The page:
Claudin-2-dependent paracellular channels are dynamically gated

  1. Christopher R Weber
  2. Guo Hua Liang
  3. Yitang Wang
  4. Sudipto Das
  5. Le Shen
  6. Alan S L Yu
  7. Deborah J Nelson
  8. Jerrold R Turner  Is a corresponding author
  1. The University of Chicago, United States
  2. Lupin Research Park, India
  3. University of Kansas Medical Center, United States

Abstract

Intercellular tight junctions form selectively permeable barriers that seal the paracellular space. Trans-tight junction flux has been measured across large epithelial surfaces, but conductance across individual channels has never been measured. We report a novel trans-tight junction patch clamp technique that detects flux across individual claudin-2 channels within the tight junction of cultured canine renal tubule or human intestinal epithelial monolayers. In both cells, claudin-2 channels display conductances of ~90 pS. The channels are gated, strictly dependent on claudin-2 expression, and display size- and charge-selectivity typical of claudin-2. Kinetic analyses indicate one open and two distinct closed states. Conductance is symmetrical and reversible, characteristic of a passive, paracellular process, and blocked by reduced temperature or site-directed mutagenesis and chemical derivatization of the claudin-2 pore. We conclude that claudin-2 forms gated paracellular channels and speculate that modulation of tight junction channel gating kinetics may be an unappreciated mechanism of barrier regulation.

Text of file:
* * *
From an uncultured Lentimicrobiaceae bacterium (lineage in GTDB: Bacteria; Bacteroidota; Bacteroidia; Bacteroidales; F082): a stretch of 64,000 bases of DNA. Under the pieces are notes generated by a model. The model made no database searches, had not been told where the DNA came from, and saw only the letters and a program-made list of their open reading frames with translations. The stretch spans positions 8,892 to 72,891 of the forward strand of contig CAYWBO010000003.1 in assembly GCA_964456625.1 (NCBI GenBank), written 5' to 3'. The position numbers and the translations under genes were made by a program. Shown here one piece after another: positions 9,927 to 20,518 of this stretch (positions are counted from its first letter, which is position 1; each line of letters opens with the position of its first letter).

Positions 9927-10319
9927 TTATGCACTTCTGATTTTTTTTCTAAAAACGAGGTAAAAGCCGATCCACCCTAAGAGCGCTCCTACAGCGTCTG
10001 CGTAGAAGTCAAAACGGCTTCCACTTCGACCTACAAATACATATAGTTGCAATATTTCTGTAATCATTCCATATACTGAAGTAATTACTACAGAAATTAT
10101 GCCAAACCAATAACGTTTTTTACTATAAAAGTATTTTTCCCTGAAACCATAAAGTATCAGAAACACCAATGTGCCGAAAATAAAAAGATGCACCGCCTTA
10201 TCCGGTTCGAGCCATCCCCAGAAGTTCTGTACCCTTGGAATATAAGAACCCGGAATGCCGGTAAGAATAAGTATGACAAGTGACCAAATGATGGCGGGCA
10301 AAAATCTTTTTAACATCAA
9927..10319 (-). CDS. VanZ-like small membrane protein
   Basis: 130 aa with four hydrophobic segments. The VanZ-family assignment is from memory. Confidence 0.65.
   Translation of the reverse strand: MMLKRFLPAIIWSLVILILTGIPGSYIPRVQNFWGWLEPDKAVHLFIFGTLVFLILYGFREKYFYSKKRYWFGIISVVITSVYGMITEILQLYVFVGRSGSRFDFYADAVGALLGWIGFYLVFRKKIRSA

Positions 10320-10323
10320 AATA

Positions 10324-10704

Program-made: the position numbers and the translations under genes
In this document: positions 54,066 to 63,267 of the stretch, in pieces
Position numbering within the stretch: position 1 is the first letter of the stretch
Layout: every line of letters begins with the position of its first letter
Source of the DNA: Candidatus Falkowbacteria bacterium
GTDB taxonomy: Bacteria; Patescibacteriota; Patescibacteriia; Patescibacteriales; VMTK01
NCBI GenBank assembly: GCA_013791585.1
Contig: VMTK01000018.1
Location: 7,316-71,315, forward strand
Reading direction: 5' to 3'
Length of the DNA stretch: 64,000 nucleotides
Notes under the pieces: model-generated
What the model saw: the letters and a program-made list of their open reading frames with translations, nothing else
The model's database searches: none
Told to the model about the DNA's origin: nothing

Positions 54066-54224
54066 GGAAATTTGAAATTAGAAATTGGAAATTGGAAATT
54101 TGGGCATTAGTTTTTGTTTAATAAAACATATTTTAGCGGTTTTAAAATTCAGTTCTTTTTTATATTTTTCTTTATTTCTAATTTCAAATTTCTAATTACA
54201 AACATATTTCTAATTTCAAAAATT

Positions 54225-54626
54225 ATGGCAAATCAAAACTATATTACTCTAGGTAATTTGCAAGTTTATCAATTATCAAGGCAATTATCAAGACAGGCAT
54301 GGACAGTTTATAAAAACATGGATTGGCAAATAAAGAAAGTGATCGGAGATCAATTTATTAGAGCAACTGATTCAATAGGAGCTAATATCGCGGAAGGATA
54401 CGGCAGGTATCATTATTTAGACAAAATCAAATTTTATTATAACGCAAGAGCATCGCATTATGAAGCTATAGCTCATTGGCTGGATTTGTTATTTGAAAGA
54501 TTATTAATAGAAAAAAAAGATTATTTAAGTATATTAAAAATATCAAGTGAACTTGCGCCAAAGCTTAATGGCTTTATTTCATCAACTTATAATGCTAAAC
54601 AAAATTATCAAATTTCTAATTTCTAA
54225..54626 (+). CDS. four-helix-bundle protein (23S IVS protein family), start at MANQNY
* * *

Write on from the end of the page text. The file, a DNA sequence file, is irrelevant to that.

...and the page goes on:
Article and author information

Author details

  1. Christopher R Weber

    Department of Pathology, The University of Chicago, Chicago, United States
    Competing interests
    The authors declare that no competing interests exist.
  2. Guo Hua Liang

    Department of Pathology, The University of Chicago, Chicago, United States
    Competing interests
    The authors declare that no competing interests exist.
  3. Yitang Wang

    Department of Pathology, The University of Chicago, Chicago, United States